Earlier this month, Hennepin County was awarded a Progress Minnesota award by Finance and Commerce for its “Career Pathways” program, which streamlines applicants through a job-training program and into entry-level positions directly with the county.
The award was recognition of the program’s success; it is part of the county’s efforts to prepare itself for the growing number of open jobs it will see in the next decade, when a wave of aging employees will decide to retire.
But the program has also served to address another pernicious problem, county officials say: that of the state’s persistent economic disparities, largely by creating an alternative pathway to high-paying county jobs outside the more traditional and costly path of earning a college degree. “What we’ve done is created … an opportunity for individuals to work here at Hennepin,” said County Administrator David Hough. “1,400 individuals over the last couple years have come through these programs and have been given internships — or jobs.”
Black Minnesotans continue to trail behind their white counterparts in employment levels, according to the Minnesota Department of Employment and Economic Development. In fact, in February, the white unemployment rate dropped to around 3 percent in Minnesota, black unemployment still hovered around 8 percent.
And though black Minnesotans make up only about 6 percent of the state’s population, people of color make up about 32 percent of Hennepin County. Because of that, Hough said, the county has been ramping up its efforts to make its employee base more representative of the community.
It seems to be working. Since launching the program in 2014, Hough said, almost half of the new hires coming into the county have been people of color. In total, the county employs about 9,000 people, he said, and 28 percent of them are now people of color. “We’re very proud of that,” he said.
One of the reasons the county’s pathway program has been so successful is that they’ve tailored it to mitigate barriers often faced by low-income families, said May Xiong, with Project for Pride in Living (PPL). PPL is one of several community partners that act as liaisons between the communities and the county, Xiong said, to help with the program’s training and recruitment.
Organizations like PPL also help to determine what barriers potential interns and employees are facing and then come up with ways to mitigate them so participants don’t end up dropping out. That can involve finding child care or stable housing, Xiong said, or even just getting students who rely on public transit bus passes to get to and from the training program.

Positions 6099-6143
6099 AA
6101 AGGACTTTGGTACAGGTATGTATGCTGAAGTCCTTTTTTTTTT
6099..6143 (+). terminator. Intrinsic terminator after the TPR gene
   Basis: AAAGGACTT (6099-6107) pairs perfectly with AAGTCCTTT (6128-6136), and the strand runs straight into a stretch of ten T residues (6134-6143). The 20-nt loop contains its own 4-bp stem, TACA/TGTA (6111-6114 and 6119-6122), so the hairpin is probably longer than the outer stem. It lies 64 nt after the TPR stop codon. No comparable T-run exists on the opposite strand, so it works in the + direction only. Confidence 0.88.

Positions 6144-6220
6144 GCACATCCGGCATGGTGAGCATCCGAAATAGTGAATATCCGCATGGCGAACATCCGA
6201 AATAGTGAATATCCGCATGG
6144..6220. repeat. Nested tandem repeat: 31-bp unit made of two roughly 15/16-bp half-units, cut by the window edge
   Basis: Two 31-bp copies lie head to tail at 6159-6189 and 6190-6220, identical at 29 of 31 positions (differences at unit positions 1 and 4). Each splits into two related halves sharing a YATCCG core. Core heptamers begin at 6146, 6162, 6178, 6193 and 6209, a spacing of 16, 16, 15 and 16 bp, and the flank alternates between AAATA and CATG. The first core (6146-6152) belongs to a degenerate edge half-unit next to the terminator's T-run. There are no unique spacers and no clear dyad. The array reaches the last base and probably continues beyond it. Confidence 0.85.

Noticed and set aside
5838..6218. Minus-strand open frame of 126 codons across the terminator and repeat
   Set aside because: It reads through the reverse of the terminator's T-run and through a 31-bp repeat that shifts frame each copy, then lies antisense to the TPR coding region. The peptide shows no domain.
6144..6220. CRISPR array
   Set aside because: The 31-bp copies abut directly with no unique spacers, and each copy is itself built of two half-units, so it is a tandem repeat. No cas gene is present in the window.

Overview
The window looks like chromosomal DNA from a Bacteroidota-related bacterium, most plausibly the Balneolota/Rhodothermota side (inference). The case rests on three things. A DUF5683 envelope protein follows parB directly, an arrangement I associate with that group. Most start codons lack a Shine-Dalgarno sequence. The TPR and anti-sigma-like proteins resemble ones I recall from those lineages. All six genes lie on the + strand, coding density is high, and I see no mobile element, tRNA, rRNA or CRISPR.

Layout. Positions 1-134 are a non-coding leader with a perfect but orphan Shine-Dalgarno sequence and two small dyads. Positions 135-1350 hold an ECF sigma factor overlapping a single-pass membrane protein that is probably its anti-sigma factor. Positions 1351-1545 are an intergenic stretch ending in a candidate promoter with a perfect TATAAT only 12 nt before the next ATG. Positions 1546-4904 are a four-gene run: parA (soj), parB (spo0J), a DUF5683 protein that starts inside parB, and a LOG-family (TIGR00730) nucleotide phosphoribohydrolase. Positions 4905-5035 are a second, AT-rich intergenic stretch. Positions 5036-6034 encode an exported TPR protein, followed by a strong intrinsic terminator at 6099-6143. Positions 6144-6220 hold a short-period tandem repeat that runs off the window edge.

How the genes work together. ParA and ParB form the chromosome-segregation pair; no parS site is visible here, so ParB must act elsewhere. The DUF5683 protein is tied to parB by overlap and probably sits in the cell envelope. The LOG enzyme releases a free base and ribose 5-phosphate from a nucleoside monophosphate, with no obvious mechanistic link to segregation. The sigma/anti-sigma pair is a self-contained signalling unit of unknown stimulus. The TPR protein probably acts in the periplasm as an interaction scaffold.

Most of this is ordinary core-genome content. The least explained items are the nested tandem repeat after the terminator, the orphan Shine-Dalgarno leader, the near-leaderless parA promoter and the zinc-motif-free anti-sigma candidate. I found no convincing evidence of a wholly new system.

Anwer Alkuhaly went through the program in 2015 after immigrating to Minnesota from Yemen with only $700 to his name. He said the program’s flexibility allowed him to work full time while also attending training sessions. Now, he works as an accountant for the county’s Public Works Financial Management and Accounting department.
Hough said the program has also lifted restrictions on some county jobs that previously required candidates to hold college degrees. Now, through the training program, students can land a job with the county and even work to earn tuition credit if they choose to pursue higher education later.
Alyssa McClain, a Liberian immigrant, went through the program last year and was immediately hired by the Hennepin County Sheriff’s Office as a probation clerk. McClain doesn’t have a college degree, so she was surprised how quickly she got a job with the county when others she knew with college degrees had waited longer to get hired. “I have a cousin who has a degree in social services, and in order to get into this county, it took her like a year — she kept applying and applying,” she said.
The pathways program operates on an annual budget of about $1 million. But the county will save money in the long run, Hough argues.
For example, as an office clerk, McClain is making almost $19 an hour, which is far more than when she worked in retail. “Even when I was a supervisor, I was only making maybe $14,” she said. That’s the point, said Hough. By creating more opportunities for people to make a living wage, he said, fewer people will need to rely on government assistance to buy food, pay their rent or otherwise support their families.
“I don’t care what political persuasion you are,” he said. “If you show the bottom line, the money savings, that’s a good thing.”